The word "Buddha" is also used to refer to the inherent potential for enlightened perception that all people share. According to Great Vehicle Buddhism, we all have "Buddha-nature", and the one great mission of all forms of Buddhism is to bring this to light, to make us aware of our Buddha-nature, and enable us to function by means of it in our daily lives. In this context, remembering Buddha, Buddha-remembrance, means remembering our own true nature, the capacity for lucid wisdom and selfless compassion that is our birthright. By becoming mindful of Buddha (i.e. reciting the Buddha-name), we are just regaining our real identity.
All forms of Great Vehicle Buddhism aim for Buddha-remembrance in this sense. What is distinctive about Pure Land Buddhism is that it teaches that reciting the name of Amitabha Buddha is the most effective and most widely applicable method of remembering Buddha. Pure Land Buddhism it was designed as a simple, universally accessible method through which ordinary people could come into contact with the enlightening essence.
Master Ou-i reflects this perspective on Buddha-remembrance consistently throughout his commentary on the Amitabha Sutra: "The name of Amitabha is the inherently enlightened true nature of sentient beings, and reciting the name of Amitabha reveals this enlightenment... If we are in accord with our inherently enlightened true nature for a moment, we are Buddhas for a moment, and if we are in accord with our inherently enlightened true nature moment after moment, we are Buddhas moment after moment."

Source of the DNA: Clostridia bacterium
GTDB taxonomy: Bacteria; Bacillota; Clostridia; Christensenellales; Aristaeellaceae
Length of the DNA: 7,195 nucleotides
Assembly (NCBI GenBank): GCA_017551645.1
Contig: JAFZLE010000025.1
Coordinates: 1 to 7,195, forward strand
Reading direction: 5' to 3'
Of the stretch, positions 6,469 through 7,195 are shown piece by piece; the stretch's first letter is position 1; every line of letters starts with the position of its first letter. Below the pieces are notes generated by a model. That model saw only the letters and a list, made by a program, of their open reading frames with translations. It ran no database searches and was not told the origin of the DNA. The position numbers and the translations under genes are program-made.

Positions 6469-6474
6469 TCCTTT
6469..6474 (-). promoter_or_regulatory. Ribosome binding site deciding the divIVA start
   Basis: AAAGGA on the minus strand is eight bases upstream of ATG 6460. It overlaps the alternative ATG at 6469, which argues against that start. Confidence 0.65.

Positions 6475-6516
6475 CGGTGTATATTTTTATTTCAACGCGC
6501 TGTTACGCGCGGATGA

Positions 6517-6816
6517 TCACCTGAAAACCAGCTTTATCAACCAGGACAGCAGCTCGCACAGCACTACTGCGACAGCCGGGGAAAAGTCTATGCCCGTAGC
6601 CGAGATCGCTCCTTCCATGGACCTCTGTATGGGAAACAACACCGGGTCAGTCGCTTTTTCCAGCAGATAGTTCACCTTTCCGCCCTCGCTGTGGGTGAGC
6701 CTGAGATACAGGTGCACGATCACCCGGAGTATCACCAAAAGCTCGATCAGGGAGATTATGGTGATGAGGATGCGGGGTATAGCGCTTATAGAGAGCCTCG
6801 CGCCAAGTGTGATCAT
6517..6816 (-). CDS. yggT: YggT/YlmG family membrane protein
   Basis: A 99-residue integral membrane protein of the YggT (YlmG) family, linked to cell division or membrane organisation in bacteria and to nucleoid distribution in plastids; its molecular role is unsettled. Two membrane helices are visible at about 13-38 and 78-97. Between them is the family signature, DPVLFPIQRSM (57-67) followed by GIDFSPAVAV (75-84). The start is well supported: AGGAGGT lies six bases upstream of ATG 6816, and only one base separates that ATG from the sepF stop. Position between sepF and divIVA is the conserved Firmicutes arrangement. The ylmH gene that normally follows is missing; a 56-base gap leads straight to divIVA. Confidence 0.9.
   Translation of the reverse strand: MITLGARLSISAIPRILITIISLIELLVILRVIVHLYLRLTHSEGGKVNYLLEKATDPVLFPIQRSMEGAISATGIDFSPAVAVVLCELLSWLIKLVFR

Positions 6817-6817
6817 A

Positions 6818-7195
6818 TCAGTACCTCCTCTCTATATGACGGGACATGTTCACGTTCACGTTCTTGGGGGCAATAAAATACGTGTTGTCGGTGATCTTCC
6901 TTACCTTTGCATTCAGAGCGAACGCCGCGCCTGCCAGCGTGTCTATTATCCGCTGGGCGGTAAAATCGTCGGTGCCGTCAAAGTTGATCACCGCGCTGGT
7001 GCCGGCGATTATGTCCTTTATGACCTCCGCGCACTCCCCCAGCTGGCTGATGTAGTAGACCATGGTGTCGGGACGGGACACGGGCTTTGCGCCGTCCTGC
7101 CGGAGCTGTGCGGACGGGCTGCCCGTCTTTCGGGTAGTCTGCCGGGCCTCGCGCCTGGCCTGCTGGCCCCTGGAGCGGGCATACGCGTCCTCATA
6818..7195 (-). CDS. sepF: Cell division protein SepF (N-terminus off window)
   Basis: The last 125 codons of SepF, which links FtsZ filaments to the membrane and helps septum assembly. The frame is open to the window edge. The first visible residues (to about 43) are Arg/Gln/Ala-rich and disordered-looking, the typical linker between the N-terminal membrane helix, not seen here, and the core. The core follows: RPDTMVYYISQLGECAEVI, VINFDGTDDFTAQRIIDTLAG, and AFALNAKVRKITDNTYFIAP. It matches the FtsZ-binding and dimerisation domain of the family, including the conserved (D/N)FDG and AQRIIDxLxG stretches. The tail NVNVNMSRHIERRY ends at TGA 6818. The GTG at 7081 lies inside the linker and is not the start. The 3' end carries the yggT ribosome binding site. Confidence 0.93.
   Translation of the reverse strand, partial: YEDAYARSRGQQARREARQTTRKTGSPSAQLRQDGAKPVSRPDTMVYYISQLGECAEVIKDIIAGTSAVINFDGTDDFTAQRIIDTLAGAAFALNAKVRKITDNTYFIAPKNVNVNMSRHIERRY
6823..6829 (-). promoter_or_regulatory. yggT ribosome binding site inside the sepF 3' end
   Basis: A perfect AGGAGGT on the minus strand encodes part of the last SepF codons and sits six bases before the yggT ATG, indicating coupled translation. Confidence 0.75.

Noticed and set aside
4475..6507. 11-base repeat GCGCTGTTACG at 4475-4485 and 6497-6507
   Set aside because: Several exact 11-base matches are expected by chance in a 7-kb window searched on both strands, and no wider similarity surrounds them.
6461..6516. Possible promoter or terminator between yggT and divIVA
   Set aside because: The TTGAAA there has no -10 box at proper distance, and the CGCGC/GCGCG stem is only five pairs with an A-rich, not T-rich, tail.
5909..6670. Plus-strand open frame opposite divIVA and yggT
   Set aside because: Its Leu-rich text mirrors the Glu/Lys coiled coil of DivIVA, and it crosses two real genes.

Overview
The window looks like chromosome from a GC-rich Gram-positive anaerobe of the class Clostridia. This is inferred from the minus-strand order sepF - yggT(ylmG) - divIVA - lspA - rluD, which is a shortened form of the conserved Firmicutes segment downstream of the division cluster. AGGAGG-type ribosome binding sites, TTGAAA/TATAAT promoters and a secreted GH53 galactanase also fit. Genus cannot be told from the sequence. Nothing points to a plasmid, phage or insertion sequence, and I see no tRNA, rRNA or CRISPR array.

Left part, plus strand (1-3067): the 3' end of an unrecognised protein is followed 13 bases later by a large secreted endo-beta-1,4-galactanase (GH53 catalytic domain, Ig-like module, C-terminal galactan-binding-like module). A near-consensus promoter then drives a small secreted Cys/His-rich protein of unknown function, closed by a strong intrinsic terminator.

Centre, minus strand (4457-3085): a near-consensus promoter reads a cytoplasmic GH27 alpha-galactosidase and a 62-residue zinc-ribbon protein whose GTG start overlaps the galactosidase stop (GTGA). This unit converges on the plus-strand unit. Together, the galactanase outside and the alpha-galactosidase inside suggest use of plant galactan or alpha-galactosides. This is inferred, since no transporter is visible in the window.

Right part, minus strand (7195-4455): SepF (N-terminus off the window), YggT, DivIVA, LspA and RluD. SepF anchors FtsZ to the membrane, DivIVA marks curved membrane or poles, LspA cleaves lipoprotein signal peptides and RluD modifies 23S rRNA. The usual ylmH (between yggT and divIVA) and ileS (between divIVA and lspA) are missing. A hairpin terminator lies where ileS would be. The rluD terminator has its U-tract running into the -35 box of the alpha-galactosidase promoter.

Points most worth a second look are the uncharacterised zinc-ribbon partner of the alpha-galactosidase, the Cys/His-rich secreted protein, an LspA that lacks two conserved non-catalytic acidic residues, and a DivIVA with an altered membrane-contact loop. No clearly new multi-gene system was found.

The Vision of the Amitabha Sutra
This brief but colorful text,The Amitabha Sutra, gives the basic charter for Pure Land belief and practice. Following the usual model for sutras, it presents its message in the form of a talk delivered by Sakyamuni Buddha to an assembly including both humans and supernatural beings.
Buddha begins his lesson by proclaiming the existence of Amitabha and his Pure Land:
"West of here, past a hundred billion Buddha-lands, there exists a world called 'Ultimate Bliss'. In this land there exists a Buddha called Amitabha, who is expounding the Dharma right now.
"Why is this land called 'Ultimate Bliss'? It is called 'Ultimate Bliss' because the sentient beings in this land are free from the myriad sufferings, and experience nothing but happiness."
Buddha goes on to explain the significance of Amitabha and his Pure Land environment for the salvation of sentient beings:
"What do you think: why is this Buddha called Amitabha?
"The light of this Buddha is infinite, and shines on all lands throughout the universe without obstruction. Thus this Buddha is called Amitabha.
"Also, the life span of this Buddha and his people is an infinite number of immeasurable eons, and so he is called Amitabha.